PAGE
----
The quartets are formed by affinity between the players and after careful consideration between Seiji Ozawa, the teachers, the instrumentalists, and the artistic direction, taking account of the style, sonority, and temperament of each prospective member. The students work in turn with each professor in the presence of Seiji Ozawa, thereby assuring they gain unique command of their art.


Seiji Ozawa conducts the entire student ensemble at public rehearsals to which all the inhabitants of Rolle, together with guests of the Academy, are invited. A series of concerts, performed in prestigious venues such as the Victoria Hall in Geneva and the Théâtre des Champs-Élysées, Paris, marks the conclusion of the students’ attendance at the school. A concert is also held for residents of the Fondation Aigues-Vertes.

Year-long activities

The extremely committed artistic team advises the young musicians throughout their attendance, while the Geneva office oversees the organization and management of the Academy.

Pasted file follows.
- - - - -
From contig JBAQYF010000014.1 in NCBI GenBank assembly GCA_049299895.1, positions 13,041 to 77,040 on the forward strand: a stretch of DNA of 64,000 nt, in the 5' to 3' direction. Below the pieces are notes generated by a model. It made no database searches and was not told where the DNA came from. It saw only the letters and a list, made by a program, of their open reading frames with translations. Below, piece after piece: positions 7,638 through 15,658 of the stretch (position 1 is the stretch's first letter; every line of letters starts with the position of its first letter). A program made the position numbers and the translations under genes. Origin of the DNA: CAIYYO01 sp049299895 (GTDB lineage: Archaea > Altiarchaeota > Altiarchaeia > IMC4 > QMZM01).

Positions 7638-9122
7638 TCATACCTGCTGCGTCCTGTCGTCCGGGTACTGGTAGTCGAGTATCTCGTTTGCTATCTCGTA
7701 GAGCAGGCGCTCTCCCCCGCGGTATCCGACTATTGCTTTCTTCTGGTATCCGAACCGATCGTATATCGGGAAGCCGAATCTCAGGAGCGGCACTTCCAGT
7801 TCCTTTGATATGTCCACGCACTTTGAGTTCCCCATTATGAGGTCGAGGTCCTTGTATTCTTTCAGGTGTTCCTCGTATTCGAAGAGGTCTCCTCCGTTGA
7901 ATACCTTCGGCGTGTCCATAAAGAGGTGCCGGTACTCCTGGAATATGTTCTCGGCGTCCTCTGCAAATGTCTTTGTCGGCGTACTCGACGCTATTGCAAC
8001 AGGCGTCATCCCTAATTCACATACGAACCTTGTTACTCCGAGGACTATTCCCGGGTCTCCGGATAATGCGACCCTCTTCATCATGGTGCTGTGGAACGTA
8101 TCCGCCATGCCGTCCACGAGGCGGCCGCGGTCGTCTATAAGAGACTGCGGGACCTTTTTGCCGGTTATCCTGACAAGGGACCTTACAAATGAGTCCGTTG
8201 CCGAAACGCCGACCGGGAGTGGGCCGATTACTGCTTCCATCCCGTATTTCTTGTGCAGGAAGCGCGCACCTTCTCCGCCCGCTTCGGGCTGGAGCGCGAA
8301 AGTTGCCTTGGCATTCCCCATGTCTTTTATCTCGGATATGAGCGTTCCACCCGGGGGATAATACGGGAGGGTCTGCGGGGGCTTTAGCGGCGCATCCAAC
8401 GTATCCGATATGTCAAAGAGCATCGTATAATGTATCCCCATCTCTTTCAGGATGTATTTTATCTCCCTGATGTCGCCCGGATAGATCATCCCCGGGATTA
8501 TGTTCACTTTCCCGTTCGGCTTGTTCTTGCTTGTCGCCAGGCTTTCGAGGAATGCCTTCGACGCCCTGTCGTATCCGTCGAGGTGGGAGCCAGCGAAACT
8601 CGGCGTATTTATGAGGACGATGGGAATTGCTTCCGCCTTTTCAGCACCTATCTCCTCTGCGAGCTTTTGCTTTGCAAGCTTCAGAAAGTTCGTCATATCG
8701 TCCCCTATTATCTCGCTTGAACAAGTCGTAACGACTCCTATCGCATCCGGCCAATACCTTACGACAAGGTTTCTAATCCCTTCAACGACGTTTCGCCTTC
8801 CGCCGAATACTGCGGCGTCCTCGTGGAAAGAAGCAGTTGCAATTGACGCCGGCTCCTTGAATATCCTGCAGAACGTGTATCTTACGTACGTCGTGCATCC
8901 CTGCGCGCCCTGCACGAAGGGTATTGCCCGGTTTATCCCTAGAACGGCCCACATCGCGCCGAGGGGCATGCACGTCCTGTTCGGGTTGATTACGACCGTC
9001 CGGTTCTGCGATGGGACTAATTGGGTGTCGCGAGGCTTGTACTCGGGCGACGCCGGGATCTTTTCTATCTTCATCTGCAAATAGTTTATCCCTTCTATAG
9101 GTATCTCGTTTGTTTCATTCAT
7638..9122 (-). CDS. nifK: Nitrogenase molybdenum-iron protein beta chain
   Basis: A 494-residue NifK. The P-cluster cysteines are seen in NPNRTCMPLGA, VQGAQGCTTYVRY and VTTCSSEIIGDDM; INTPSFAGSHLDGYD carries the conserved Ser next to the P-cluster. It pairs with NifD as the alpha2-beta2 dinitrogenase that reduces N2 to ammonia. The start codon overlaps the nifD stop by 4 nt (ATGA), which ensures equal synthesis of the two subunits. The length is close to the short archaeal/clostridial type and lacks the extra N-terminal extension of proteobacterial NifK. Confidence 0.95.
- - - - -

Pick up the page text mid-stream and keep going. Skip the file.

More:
the artists

Seiji Ozawa

Teaching is like a drug! Once you start, you just can’t stop. Working with young musicians at a very high level fills me with joy.’
Seiji Ozawa’s career has been nothing short of meteoric. Born of Japanese parents in China on the 1st of September, 1935, he learned Western music at the Toho School of Music in Tokyo. His first master, Hideo Saito, equipped him with the fundamentals of technique that enabled him to go to Europe and the United States, where the tradition and repertory of Western music he studied has its roots.